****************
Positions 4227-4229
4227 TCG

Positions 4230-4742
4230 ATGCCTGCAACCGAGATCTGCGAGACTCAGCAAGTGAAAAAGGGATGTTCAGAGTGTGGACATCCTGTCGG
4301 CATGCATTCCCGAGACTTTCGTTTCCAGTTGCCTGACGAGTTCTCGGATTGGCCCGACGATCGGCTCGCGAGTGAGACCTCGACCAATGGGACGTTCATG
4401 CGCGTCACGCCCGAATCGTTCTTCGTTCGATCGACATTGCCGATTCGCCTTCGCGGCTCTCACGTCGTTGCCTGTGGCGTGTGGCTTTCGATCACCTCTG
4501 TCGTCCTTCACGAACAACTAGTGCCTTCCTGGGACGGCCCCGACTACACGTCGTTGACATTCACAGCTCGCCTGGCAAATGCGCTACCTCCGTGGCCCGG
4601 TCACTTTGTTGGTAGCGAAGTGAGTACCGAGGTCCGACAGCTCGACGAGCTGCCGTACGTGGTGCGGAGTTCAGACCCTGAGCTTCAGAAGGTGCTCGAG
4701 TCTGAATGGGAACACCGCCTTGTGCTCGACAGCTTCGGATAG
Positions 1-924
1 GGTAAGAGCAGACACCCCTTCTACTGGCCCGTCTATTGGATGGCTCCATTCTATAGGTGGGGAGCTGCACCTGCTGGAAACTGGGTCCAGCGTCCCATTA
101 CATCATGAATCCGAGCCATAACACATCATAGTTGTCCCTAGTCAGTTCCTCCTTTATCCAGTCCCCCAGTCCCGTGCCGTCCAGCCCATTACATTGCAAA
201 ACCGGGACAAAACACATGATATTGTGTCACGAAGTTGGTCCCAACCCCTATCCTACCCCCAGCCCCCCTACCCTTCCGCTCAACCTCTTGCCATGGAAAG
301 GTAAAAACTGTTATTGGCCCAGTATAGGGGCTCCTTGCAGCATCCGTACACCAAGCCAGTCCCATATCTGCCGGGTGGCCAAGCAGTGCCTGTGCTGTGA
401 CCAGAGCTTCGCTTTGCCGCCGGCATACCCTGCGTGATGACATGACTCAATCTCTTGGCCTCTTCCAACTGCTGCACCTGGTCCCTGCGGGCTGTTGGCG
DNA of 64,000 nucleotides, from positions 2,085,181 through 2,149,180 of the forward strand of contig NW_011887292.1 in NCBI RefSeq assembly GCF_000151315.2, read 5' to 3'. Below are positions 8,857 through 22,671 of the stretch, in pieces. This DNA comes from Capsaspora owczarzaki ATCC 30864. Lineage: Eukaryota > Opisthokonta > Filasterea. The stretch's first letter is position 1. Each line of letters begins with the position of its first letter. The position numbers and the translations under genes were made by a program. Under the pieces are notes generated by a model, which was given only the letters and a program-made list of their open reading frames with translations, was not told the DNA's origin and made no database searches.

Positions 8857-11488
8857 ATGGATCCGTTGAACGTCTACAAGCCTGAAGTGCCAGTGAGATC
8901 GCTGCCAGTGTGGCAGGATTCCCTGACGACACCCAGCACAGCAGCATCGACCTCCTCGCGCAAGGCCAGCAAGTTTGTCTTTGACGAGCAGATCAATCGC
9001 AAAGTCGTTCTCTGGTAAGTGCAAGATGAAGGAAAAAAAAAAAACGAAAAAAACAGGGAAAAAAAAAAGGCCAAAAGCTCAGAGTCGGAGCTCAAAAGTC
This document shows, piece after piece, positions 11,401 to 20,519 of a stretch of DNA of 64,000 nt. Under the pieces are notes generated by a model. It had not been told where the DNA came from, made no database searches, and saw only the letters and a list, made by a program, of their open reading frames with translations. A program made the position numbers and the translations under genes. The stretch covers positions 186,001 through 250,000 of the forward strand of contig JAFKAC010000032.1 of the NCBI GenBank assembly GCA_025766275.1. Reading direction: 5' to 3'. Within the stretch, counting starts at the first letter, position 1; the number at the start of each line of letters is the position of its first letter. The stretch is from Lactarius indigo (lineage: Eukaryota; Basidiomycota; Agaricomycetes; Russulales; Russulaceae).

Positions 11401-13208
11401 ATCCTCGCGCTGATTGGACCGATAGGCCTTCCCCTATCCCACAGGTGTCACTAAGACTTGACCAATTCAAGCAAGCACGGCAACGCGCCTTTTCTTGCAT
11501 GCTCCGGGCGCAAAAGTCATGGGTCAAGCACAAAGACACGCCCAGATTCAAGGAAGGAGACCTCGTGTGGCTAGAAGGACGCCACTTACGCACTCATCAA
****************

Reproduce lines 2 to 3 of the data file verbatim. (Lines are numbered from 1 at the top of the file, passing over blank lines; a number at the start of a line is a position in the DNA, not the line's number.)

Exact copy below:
4227 TCG

Positions 4230-4742